Words to live by from Martin Luther King
Martin Luther King, Jr. was an American pastor, activist, humanitarian and leader in the Civil Rights Movement who was assassinated in Memphis, Tennessee on April 4, 1968.
He won the Nobel Peace Prize in 1964.
This past Monday in the U.S. commemorated his life and Facebook was full of quotes from him.
Frankly, I hadn’t heard many of them before, and they are very inspiring.
If you subscribe to my blog, and received my thank-you gift of “What Lies Within You; Inspirational Quotes to Lift Your Spirits”, you know I am passionate about inspiring quotes.
Often just a few well-phrased words can be deep with meaning and advice.
We can never get too much inspiration, so I felt a post filled with his words would both honor Dr. King and be the best inspiration I could give my readers this week:
I heartedly encourage you to take some of these words into your heart as guidance to live by.
The words of Dr. Martin Luther King, Jr.
“It may be true that the law cannot make a man love me, but it can keep him from lynching me, and I think that’s pretty important.” Quoted in the Wall Street Journal, Nov. 13, 1962.
“The ultimate measure of a man is not where he stands in moments of comfort and convenience, but where he stands at times of challenge and controversy. The true neighbor will risk his position, his prestige and even his life for the welfare of others.” “The Strength to Love (1963)
“We must learn to live together as brothers or perish together as fools.” Speech in St. Louis, MO March 22, 1964
“We will have to repent this generation not merely for the hateful words and actions of the bad people but for the appalling silence of the good people.” “Letter from Birmingham Jail,” April 16, 1963
“I have a dream that my four little children will one day live in a nation where they will not be judged by the color of their skin, but by the content of their character.” “I have a dream” speech, Aug. 28, 1963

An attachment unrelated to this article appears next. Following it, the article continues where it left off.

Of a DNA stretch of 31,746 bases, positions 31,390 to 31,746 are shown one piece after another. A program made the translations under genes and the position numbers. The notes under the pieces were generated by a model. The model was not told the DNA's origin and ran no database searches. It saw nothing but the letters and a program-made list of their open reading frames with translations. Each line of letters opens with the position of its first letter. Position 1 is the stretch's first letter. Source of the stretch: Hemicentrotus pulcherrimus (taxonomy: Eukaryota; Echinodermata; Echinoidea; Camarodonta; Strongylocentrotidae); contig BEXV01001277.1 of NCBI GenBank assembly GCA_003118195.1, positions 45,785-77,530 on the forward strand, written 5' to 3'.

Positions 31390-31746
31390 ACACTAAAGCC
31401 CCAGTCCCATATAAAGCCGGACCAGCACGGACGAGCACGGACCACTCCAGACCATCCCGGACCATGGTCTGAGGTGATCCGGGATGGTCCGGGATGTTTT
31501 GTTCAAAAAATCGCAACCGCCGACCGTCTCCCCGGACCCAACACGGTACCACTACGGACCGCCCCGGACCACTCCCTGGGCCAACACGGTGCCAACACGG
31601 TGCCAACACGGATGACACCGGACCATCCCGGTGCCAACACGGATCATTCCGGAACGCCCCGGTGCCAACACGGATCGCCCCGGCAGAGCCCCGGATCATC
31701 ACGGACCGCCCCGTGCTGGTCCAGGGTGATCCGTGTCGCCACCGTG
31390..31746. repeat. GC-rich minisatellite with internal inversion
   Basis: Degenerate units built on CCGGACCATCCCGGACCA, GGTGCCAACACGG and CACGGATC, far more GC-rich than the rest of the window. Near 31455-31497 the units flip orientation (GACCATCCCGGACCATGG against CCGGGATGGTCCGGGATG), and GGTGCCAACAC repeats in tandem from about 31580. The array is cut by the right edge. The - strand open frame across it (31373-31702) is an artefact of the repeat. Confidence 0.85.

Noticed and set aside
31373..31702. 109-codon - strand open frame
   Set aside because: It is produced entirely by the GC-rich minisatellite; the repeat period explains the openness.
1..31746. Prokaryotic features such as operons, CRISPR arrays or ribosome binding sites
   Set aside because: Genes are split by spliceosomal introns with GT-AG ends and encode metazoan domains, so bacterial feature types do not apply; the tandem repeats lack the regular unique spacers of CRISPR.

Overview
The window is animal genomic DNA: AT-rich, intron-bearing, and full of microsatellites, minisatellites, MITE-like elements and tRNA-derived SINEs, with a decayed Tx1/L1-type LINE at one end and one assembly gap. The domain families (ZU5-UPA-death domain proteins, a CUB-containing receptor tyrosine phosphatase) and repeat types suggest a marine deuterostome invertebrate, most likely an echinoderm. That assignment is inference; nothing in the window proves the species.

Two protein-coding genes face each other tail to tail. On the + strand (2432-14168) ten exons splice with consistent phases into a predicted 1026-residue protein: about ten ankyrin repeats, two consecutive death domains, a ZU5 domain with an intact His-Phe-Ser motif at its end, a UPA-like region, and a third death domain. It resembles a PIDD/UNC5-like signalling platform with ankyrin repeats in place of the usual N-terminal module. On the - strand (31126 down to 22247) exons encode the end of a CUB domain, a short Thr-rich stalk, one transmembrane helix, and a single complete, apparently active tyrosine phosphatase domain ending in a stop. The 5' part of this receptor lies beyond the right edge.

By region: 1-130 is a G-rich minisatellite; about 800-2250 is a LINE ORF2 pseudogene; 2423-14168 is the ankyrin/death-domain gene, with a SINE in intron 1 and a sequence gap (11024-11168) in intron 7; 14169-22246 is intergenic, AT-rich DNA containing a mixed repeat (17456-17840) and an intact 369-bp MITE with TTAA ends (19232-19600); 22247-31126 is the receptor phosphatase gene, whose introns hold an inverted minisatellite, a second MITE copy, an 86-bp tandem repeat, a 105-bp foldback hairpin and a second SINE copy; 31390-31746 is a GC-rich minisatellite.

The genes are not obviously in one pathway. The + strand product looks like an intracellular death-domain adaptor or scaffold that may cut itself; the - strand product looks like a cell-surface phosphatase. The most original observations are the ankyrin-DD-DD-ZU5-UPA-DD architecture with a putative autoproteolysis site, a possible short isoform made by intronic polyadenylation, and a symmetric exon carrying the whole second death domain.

“Injustice anywhere is a threat to justice everywhere.” “Letter from Birmingham Jail,” April 16, 1963
“Like anybody, I would like to live a long life. Longevity has its place. But I’m not concerned about that now. I just want to do God’s will. And he’s allowed me to go up to the mountain. And I’ve looked over, and I’ve seen the promised land … So I’m happy tonight. I’m not worried about anything. I’m not fearing any man.” “I’ve been to the mountaintop” speech, April 3, 1968 [the day before he was assassinated]
“Freedom is never voluntarily given by the oppressor; it must be demanded by the oppressed” “Letter from Birmingham jail,” April 16, 1963
“When we let freedom ring, when we let it ring from every tenement, and every hamlet, from every state and every city, we will be able to speed up that day when all of God’s children, black men and white men, Jews and Gentiles, Protestants and Catholics, will be able to join hands and sing in the words of the old spiritual, “Free at last, free at last. Thank God Almighty, we are free at last.” “I have a dream” speech, Aug 28, 1963.
“Life’s most persistent and urgent question is, “What are you doing for others.”
“Everybody can be great, because anybody can serve. You don’t have to have a college degree to serve. You don’t have to make your subject and verb agree to serve. You only need a heart full of grace. A soul generated by love.”
“I have decided to stick to love. Hate is too great a burden to bear.”
“If you can’t fly, then run. If you can’t run, then walk. If you can’t walk, then crawl. But whatever you do, you have to keep moving forward.”
“Darkness cannot drive out darkness; only light can do that. Hate cannot drive out hate; only love can do that.”
“Faith is taking the first step even when you don’t see the whole staircase.”
“Our lives begin to end the day we become silent about things that matter.”
“A nation that continues year after year to spend more money on military defense than on programs of social uplift is approaching spiritual doom.”
“Never forget that everything Hitler did in Germany was legal.”
“Whatever your life’s work is, do it well. A man should do his job so well that the living, the dead and the unborn could do it no better.”
What is your favorite? Might you be able to incorporate it into your life in a new way?
Molly Larkin is the co-author of the international best-seller “The Wind Is My Mother; The Life and Teachings of a Native American Shaman” and other books on health. She is passionate about helping people live life to their fullest potential through her classes, healing practice and blog at www.MollyLarkin.com